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TDSers: Here's why you should hold your horses on the presidential immunity decision
Crime by HatetheSwamp     March 5, 2024 3:56 am (Rating: 0.0) Last comment by: (0 comments) [5 views]

Jake Tapper makes off-color remark to an amused Nikki Haley.
Humor by Curt_Anderson     March 4, 2024 7:23 pm (Rating: 0.0) Last comment by: Indy! (3 comments) [46 views]

"Behind closed doors, Joe is incredible"
President by HatetheSwamp     March 4, 2024 10:35 am (Rating: 0.0) Last comment by: Indy! (2 comments) [15 views]

There are interesting ramifications to today's SCOTUS decision.
Politics by Curt_Anderson     March 4, 2024 1:33 pm (Rating: 0.0) Last comment by: Curt_Anderson (4 comments) [34 views]

SCOTUS: There is no denying Trump is an insurrectionist and an officer of the US.
Law by Curt_Anderson     March 4, 2024 3:35 pm (Rating: 0.0) Last comment by: oldedude (4 comments) [83 views]

Supreme Court puts Trump back on Colorado Republican primary ballot
Law by HatetheSwamp     March 4, 2024 7:13 am (Rating: 0.0) Last comment by: islander (14 comments) [119 views]

Trump crowd goes silent as he confuses Biden and Obama again 😞
Politics by Curt_Anderson     March 3, 2024 4:04 pm (Rating: 0.0) Last comment by: HatetheSwamp (10 comments) [138 views]

Republicans are forced to admit Democrats (including Joe Biden) are smarter.
Opinion by Curt_Anderson     March 3, 2024 12:11 pm (Rating: 0.0) Last comment by: Indy! (6 comments) [77 views]

Would you support a No Labels Nikki Haley/Tulsi Gabbard tickets
Politics by HatetheSwamp     March 4, 2024 3:22 am (Rating: 0.0) Last comment by: Indy! (2 comments) [19 views]

Voters Doubt Biden’s Leadership and Favor Trump, Times/Siena Poll Finds
President by HatetheSwamp     March 3, 2024 4:06 am (Rating: 0.0) Last comment by: Indy! (6 comments) [76 views]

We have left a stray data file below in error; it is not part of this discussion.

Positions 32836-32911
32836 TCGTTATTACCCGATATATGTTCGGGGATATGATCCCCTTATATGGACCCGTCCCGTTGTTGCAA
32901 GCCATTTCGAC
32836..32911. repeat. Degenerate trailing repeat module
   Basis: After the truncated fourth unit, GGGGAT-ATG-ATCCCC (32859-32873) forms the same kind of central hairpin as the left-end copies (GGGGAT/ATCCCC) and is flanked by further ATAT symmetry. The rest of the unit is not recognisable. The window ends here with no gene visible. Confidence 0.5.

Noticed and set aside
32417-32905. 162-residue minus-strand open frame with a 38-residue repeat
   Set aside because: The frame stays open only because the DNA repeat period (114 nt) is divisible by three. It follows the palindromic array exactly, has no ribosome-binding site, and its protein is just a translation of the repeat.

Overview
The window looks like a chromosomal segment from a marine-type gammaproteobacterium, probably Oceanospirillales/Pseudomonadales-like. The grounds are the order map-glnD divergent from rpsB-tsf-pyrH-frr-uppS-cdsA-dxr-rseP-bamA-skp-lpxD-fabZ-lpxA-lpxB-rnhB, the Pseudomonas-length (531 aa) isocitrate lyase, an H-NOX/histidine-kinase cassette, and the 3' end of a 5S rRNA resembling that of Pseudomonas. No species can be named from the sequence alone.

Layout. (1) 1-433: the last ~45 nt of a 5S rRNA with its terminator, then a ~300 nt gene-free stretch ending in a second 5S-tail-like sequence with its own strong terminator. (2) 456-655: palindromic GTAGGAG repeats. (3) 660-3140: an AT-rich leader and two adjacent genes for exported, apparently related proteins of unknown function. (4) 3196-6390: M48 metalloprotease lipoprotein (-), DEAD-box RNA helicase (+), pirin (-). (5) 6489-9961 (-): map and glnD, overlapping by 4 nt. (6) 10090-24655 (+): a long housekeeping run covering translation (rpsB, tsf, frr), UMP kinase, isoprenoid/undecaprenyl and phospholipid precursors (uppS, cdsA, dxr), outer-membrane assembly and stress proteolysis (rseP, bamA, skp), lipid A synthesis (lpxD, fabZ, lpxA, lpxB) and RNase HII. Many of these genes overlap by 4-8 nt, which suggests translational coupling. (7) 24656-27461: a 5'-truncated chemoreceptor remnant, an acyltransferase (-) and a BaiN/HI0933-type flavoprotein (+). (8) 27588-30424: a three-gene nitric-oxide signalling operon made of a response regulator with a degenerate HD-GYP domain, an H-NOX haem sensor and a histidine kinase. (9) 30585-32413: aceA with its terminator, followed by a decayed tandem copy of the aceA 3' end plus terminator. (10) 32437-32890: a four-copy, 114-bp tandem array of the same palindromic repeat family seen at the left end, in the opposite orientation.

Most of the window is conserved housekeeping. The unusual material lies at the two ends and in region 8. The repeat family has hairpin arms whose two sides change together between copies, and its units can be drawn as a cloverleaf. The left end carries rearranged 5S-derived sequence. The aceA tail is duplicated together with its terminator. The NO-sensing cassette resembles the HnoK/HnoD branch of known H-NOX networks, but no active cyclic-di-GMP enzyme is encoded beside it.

Dinosaurs selectors, pages, etc.
It's Groundhog Day for the GOP
By Donna
December 1, 2022 5:52 am
Category: Dinosaurs

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Um, yeah.

In 2012, the Republicans had everything going for them heading into the election — just as they did in 2022 — until the candidates who won primaries started talking, and it all went south.

Indiana Republican Senate candidate Richard Mourdock referred to a women getting pregnant during a rape as something “God intended.” Mourdock lost the election to Joe Donnelly, a red-to-blue pickup for the Democrats. In Missouri, Republican candidate Todd Akin claimed that it’s very rare for women who are the victims of “legitimate rape” to become pregnant. Claire McCaskill, the Democratic incumbent senator, sailed to a second term. In Ohio, the tea party celebrated its primary victory with Republican candidate Josh Mandel, only to watch him fall to Democrat Sherrod Brown.

It doesn’t take much to figure out what went wrong for Republicans in 2012: They nominated far-right candidates who alienated themselves from the largest constituency of voters in America — women — and were unable to make inroads with minorities and younger voters.